Another valuable support along your career path is finding a mentor you can easily relate to and trust, and formalise that relationship, be it for a defined period of time or indefinitely until either you or your mentor believe the relationship has run its course.
Working with a mentor that is not within your current organisation may enable you to more fully take advantage of the knowledge and experience the mentor can offer, without any fear your supervisor or others within your organisation will receive feedback on your performance, and career fears and hopes.
A mentor is not someone who always provides you with positive feedback – or at least, a good mentor isn’t. Your mentor should also be providing you with respectful but critical feedback in areas such as your communication, interpersonal relationships and leadership skills. The role of the mentor is to support you to decide what you need to do to grow professionally, both immediately and in the longer term.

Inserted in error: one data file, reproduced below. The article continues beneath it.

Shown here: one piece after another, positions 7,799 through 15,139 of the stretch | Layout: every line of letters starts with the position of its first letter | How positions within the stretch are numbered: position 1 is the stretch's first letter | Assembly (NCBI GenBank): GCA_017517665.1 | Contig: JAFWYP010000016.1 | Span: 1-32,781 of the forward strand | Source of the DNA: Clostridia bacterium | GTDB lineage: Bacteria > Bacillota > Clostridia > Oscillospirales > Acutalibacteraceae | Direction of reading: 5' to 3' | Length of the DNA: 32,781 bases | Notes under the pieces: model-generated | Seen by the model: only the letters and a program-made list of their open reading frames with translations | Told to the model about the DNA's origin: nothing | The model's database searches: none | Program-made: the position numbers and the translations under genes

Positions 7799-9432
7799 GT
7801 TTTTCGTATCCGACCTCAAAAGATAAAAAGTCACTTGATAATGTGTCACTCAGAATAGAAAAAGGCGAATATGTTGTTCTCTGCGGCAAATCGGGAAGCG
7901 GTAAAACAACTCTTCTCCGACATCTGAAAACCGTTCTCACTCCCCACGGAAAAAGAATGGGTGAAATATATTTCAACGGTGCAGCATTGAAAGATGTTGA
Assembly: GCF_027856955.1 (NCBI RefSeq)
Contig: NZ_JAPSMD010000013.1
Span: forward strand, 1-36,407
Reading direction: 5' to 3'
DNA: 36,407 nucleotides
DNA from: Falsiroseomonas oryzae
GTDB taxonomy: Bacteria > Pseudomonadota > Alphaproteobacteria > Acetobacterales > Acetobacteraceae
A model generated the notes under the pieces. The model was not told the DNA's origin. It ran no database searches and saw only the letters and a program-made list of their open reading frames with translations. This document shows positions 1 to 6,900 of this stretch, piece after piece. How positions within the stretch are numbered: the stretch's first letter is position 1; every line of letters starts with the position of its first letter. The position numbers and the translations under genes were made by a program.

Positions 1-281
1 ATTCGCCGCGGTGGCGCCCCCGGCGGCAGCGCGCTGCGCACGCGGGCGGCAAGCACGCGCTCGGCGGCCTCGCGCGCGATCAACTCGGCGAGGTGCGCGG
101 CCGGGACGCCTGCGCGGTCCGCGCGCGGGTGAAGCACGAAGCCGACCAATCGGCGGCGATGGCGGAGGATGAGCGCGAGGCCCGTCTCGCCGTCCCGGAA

A good mentor will also help you link into relevant networks that may be influential in supporting your professional development and career path. The other role of a good mentor is to act as a “sounding board” for your frustrations, misconceptions, and questions, as well as sharing celebrations of success.
While a mentor can provide advice and support regarding career planning and development, and challenge your perceptions adn progress around career advancement, a mentor is only ever a support person – a good mentor does not make decisions for you, but encourages you to think of the many options available to you, and the risks and mitigation of each of those options, so you can identify which option is best for you.
Faileen James has acted as mentor to many young professionals. Contact Faileen if you need assistance with Mentoring, or Career Planning and Development.